We don’t have the option of the Scripture not being interpreted. Once you read it, you have to ask what it means, and so that the answer of the West was the papacy, you know, and “trust that to the magisterium or the Pope.” But unfortunately, so much of the West fell into not the priesthood of the believer, but the papacy of the believer, you know, where as an individual you can interpret the Scripture and decide what’s true on your own. What the Orthodox Church has said [is that] both of those are extremes. What we believe is that the truth is to be interpreted in a conciliar fashion in the whole Church. Iron sharpens iron. We have to come to an understanding and interpretation of these things, not just expansively with the whole Church over the whole world, but throughout time.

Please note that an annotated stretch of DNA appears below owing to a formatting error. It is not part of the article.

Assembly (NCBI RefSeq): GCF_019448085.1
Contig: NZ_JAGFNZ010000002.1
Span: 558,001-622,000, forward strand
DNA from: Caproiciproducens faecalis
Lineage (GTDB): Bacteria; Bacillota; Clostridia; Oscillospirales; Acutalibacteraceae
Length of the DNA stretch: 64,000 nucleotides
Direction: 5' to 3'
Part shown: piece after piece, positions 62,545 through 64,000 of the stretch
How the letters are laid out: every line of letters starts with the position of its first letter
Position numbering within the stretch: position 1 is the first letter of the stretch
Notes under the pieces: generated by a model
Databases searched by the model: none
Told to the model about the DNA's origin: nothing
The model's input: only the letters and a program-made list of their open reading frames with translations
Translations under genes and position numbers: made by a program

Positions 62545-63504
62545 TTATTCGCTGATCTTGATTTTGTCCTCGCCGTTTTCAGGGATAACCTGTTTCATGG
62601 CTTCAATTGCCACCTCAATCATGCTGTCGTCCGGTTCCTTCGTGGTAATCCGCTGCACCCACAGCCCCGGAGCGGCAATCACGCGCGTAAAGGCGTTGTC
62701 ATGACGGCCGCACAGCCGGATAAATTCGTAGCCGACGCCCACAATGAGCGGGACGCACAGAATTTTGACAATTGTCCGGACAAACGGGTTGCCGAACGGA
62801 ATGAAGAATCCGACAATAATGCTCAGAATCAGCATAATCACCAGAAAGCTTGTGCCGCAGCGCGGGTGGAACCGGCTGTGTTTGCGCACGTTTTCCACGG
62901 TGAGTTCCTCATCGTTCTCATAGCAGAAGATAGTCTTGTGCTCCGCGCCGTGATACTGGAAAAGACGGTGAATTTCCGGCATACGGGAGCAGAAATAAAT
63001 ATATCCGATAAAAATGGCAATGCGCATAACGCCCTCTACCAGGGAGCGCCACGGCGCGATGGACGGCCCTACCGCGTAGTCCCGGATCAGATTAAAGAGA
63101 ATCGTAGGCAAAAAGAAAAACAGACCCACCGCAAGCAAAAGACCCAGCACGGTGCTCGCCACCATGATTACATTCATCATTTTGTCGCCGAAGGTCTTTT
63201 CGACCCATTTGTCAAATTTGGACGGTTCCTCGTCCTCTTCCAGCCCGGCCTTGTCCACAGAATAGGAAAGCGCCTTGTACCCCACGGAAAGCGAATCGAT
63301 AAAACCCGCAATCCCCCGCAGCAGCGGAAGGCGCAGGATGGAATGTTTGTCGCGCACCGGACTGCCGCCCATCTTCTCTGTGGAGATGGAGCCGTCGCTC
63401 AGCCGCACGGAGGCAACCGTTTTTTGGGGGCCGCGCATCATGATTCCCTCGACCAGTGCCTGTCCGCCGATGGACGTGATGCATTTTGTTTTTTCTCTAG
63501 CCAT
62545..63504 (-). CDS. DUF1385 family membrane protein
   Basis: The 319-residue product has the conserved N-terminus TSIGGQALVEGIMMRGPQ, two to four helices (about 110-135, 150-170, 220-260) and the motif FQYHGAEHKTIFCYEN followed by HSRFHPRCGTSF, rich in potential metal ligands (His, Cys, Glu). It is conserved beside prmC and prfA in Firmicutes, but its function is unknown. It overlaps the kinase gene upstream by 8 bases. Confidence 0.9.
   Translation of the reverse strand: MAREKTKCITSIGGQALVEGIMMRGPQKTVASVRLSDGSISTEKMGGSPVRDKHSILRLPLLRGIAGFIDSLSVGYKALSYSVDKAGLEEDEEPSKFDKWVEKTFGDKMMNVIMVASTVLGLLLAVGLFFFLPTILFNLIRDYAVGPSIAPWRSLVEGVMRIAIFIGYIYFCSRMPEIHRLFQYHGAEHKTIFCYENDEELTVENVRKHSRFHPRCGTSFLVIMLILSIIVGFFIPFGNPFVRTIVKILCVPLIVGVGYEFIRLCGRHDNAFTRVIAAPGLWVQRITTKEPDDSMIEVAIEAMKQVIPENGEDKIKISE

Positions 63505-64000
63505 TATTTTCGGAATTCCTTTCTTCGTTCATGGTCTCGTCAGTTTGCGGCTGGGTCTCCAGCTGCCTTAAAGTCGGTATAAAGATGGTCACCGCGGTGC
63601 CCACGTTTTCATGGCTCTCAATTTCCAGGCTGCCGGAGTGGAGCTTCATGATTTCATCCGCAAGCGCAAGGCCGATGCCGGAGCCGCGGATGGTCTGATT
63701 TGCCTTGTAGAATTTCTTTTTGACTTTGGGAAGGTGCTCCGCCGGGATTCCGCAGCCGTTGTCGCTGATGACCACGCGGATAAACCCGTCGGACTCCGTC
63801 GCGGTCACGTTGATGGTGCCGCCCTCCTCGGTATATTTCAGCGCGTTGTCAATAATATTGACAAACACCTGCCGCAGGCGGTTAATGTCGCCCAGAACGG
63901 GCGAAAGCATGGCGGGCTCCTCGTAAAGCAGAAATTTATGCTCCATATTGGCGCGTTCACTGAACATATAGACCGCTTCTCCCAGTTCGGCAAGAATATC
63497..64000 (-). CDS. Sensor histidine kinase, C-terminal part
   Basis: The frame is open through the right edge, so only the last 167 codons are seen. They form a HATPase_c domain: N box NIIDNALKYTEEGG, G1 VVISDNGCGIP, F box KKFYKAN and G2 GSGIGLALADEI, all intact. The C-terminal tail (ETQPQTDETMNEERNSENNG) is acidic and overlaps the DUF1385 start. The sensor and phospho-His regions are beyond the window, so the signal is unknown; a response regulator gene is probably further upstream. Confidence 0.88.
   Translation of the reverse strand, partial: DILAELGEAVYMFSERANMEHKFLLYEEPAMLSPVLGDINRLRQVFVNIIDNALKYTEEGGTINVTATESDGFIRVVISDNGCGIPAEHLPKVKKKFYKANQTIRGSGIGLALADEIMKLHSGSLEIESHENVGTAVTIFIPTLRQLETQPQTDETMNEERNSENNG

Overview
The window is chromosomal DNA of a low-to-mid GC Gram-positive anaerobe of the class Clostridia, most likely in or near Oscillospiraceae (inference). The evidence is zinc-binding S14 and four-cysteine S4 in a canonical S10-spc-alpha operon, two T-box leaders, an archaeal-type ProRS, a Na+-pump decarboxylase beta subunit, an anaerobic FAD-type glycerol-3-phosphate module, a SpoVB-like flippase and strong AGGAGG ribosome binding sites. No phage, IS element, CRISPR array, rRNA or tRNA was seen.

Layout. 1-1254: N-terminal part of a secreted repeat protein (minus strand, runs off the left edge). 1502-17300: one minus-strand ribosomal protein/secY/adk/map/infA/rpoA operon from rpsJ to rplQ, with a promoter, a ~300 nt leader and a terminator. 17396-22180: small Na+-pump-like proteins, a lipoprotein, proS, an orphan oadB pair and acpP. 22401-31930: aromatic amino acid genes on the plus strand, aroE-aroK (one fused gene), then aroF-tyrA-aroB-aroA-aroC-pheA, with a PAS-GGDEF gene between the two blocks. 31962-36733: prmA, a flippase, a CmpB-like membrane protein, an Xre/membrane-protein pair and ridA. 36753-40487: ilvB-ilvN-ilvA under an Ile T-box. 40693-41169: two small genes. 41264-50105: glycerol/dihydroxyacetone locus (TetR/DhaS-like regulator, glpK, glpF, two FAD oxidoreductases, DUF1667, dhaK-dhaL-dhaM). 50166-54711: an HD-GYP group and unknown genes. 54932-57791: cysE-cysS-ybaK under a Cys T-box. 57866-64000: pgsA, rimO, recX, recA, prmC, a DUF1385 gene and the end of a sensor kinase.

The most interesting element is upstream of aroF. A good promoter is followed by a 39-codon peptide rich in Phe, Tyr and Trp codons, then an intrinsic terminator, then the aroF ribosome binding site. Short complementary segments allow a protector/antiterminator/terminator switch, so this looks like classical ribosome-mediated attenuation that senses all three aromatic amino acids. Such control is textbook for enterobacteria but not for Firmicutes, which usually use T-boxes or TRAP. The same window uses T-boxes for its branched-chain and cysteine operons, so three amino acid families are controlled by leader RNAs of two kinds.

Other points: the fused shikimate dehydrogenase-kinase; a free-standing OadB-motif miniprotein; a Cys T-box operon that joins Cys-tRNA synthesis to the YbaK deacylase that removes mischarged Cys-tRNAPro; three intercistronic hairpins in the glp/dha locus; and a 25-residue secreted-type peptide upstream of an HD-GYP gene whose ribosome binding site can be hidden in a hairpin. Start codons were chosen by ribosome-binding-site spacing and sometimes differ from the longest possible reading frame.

So, anyways, that was just kind of the first point in that the devil relentlessly attacks the truth, and Jesus said in John 8:34, he spoke of Satan, and he said he’s a liar and he’s the father of lies. So that every lie ultimately leads its way back to Satan. That’s why deception is such a terrible thing. Yet in our culture we put all kinds of things on a pedestal that are worse than that, but almost every sin has with it a deception. This whole thing, not to pick on this one guy, but Congressman Foley? You know, whatever else that was, pedophilia or some terrible sexual sin, at its core was deception. Here was a man who created some legislation to protect children and yet was guilty and no doubt had deceived himself but deceived many other people. So, now it’s a big scandal. But all these sins have at their root adultery. It’s going to always involve deception; it’s going to always involve a lie, a betrayal of truth, a betrayal of reality.